Eugene Francis Roesser

Lawyer and Life Insurance Agent

Eugene Francis Roesser, 82, a registered life insurance agent and mutual fund representative for J.D. Marsh and Associates in Washington from 1949 to 1972, died of a heart ailment March 14 at his home in Potomac.

At Marsh, Mr. Roesser did extensive work in estate planning and was recognized for his sales through his Million Dollar Round Table designation.

After leaving Marsh, he was a self-employed life insurance agent and practiced estate-planning law.

He was the husband of former Maryland state senator Jean Wolberg Roesser (R-Montgomery), now secretary of the Maryland Department of Aging.

He was a native of Baltimore and an Army veteran of World War II.

He was an economics graduate of what is now Loyola Marymount University in California and a 1956 graduate of Georgetown University's law school.

He was a former president of the D.C. Estate Planning Council, D.C. chapter of Chartered Life Underwriters, D.C. Life Underwriters Association and the Montgomery County Men's Republican Club.

Over the years, he lectured on the use and taxation of life insurance at Georgetown's law school and area organizations.

His memberships included Our Lady of Mercy Catholic Church in Potomac.

Survivors include his wife of 45 years, of Potomac; three children, Mary Roesser Calderon of New York and Eugene Roesser Jr. and Anne Marie Roesser, both of Gaithersburg; two brothers, retired Army Lt. Col. Joseph C. Roesser of Olney and John A. Roesser of San Diego; and two grandchildren.

Elizabeth Cook Toomey

Model and Dancer

Elizabeth Cook Toomey, 38, a former executive meeting manager for a cosmetics company who also was a model and beauty pageant contestant, was found dead March 13 in her condominium in Washington.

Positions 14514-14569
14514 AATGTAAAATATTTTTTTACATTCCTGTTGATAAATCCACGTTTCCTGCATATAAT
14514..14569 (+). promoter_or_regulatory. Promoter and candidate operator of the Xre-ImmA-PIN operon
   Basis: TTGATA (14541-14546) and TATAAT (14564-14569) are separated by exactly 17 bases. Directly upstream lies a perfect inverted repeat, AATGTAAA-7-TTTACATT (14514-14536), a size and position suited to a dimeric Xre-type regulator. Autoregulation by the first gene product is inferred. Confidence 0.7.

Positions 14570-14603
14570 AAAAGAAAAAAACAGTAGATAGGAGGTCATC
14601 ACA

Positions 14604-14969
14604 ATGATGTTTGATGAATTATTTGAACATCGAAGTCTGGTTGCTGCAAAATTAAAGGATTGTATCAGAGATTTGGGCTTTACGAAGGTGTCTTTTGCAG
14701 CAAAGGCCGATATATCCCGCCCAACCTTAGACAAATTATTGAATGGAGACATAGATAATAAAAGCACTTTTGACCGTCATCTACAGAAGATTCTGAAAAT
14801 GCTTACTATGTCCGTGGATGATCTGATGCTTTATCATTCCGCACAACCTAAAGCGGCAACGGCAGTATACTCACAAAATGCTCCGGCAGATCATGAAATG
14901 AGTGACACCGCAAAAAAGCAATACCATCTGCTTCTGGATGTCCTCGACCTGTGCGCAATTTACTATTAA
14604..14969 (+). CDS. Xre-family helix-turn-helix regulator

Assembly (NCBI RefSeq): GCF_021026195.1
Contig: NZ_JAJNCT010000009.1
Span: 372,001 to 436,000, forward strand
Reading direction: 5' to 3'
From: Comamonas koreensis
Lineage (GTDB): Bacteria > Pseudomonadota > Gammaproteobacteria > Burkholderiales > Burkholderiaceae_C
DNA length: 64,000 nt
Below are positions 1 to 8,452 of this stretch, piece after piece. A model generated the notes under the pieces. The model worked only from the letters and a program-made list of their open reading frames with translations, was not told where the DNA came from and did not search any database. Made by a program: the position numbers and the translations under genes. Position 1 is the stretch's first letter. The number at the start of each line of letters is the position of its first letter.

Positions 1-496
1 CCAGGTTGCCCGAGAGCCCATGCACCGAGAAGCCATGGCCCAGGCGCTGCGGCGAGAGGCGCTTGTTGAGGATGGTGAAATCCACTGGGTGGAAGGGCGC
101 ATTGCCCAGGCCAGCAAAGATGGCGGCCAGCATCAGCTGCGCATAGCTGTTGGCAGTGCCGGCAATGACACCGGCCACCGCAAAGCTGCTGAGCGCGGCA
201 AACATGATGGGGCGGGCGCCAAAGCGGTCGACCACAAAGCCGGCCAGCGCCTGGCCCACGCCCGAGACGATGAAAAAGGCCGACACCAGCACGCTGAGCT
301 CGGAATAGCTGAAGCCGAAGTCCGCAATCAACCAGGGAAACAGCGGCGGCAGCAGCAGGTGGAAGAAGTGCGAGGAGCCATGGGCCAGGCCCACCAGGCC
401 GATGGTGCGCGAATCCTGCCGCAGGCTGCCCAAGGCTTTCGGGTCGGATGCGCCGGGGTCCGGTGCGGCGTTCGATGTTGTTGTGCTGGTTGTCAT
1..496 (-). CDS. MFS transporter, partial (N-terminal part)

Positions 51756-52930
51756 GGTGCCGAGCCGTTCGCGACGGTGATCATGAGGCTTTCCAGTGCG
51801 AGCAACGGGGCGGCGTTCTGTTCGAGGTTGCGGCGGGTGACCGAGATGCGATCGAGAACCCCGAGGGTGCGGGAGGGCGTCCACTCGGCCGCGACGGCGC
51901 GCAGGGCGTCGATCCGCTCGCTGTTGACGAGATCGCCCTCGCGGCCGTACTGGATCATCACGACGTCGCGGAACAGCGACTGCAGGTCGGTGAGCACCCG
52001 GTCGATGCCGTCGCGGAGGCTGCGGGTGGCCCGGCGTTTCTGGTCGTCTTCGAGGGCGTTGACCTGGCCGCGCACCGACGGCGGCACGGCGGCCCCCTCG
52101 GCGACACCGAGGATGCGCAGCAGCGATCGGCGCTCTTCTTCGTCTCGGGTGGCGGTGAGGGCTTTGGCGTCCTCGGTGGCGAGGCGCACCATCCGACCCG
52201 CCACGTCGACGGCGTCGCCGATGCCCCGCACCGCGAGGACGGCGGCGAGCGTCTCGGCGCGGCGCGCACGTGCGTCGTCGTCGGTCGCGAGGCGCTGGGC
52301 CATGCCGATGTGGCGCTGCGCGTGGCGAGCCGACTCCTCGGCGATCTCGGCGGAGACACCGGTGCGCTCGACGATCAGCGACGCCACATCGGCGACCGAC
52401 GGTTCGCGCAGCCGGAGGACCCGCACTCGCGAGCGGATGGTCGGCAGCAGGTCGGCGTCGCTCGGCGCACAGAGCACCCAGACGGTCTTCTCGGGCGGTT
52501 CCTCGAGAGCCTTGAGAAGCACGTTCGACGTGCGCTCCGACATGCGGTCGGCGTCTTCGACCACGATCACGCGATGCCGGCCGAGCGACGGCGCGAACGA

A spokesman for the D.C. medical examiner said that an autopsy had been performed but that a full report is pending the results of toxicology tests.

Ms. Toomey was born in Washington and raised in Bethesda. She graduated from Georgetown Visitation Preparatory School and attended the University of Arizona and the University of Maryland, where she was a member of Kappa Kappa Gamma social sorority.

She won the Miss Teen Maryland pageant in 1982 and placed as a runner-up in its national competition in Miami. In 1984, she competed in the Miss USA pageant in Lakeland, Fla.

Ms. Toomey also was a model and an accomplished dancer who studied under Mary Day at the Washington School of Ballet. She performed in many of the school's ballets, including its annual "Nutcracker" production. She also danced with the Stuttgart and Joffrey ballets.

In the early 1990s, she lived in Boston and worked for Marriott Corp. as an executive meeting manager. Returning to Washington in the late 1990s, she worked for cosmetics companies, including about two years as a sales representative for Clarins Corp.

As a volunteer, she helped coach a swimming program at Kenwood Golf & Country Club and helped staff American Red Cross tents for runners at road races.

Her marriage to her first husband, Dr. Joseph McGarvey, ended in divorce.

Survivors include her husband, Thomas Murray Toomey, from whom she was separated; a son from her first marriage, Matthew Joseph McGarvey of Doylestown, Pa.; a son from her second marriage, Thomas Murray Toomey III of Gaithersburg; her mother, Janis North Cook of Bethesda; a sister, Chris Cook Baillie of Cape Elizabeth, Maine; and a brother, Andrew N. Cook of Washington.

J. Steven Herod

Electrical Engineer

J. Steven Herod, 55, an electrical engineer who retired on disability in 1995 as director of electric power regulation of the Federal Energy Regulatory Commission, died of brain cancer March 8 at his home in Falls Church.

Before joining the commission in the late 1980s, he was director of the Energy Department's office of electricity policy for 12 years.

Mr. Herod was a native of Knoxville, Tenn. He graduated from Vanderbilt University and received a master of business administration degree from Harvard.

His marriage to Carol Herod Sharer ended in divorce.

Survivors include three children, Jordan Louise Herod of Grafton, Mass., Jocelyn Kelly Herod of Los Angeles and Katherine Elizabeth Herod of Boston; his mother, Louise Herod of Apopka, Fla.; two brothers; and two sisters.